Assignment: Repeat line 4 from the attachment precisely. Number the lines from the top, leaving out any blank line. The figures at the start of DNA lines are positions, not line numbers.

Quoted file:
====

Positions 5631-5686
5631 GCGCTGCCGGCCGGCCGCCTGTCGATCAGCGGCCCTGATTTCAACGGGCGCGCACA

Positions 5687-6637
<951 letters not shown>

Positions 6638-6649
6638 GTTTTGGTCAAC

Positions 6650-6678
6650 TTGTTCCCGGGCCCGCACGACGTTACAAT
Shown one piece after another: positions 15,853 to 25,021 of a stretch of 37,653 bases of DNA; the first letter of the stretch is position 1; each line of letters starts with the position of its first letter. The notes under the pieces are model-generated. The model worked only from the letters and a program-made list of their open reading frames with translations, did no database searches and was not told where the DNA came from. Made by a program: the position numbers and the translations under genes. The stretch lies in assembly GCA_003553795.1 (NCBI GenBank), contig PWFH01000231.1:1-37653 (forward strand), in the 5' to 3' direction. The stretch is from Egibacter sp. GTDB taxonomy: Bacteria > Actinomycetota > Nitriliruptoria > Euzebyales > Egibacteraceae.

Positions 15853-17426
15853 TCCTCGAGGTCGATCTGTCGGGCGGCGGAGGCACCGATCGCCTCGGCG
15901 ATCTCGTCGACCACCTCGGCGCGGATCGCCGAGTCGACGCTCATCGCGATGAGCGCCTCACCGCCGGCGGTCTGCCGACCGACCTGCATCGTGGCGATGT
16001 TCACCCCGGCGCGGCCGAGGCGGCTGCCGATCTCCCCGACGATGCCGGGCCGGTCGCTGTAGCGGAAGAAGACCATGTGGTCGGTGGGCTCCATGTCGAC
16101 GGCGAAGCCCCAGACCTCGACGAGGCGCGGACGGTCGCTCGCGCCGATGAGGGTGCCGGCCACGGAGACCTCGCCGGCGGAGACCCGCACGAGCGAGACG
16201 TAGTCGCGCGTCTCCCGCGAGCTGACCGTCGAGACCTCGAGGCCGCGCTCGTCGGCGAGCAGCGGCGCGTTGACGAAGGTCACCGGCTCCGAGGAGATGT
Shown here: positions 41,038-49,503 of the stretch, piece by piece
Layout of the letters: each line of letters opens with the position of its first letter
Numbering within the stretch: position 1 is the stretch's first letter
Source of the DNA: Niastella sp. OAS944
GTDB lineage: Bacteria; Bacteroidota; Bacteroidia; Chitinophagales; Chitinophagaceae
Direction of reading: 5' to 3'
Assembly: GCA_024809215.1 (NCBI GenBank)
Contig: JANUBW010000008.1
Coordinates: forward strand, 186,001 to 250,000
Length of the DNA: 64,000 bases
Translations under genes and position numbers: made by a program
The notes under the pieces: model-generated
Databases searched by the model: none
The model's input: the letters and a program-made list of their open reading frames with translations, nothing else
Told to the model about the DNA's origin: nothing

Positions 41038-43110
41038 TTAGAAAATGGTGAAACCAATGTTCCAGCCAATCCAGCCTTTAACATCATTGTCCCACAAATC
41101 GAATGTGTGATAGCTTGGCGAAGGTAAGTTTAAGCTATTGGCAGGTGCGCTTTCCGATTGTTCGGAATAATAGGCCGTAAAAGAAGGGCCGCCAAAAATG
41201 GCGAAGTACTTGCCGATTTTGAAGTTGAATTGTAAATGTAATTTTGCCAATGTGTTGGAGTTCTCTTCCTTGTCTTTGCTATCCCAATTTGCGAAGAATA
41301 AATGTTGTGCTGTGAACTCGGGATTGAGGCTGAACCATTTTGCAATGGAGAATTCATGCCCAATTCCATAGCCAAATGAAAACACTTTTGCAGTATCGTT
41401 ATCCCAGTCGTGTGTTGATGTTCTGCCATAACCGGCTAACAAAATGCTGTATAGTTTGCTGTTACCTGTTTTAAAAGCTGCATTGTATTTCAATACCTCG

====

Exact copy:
<951 letters not shown>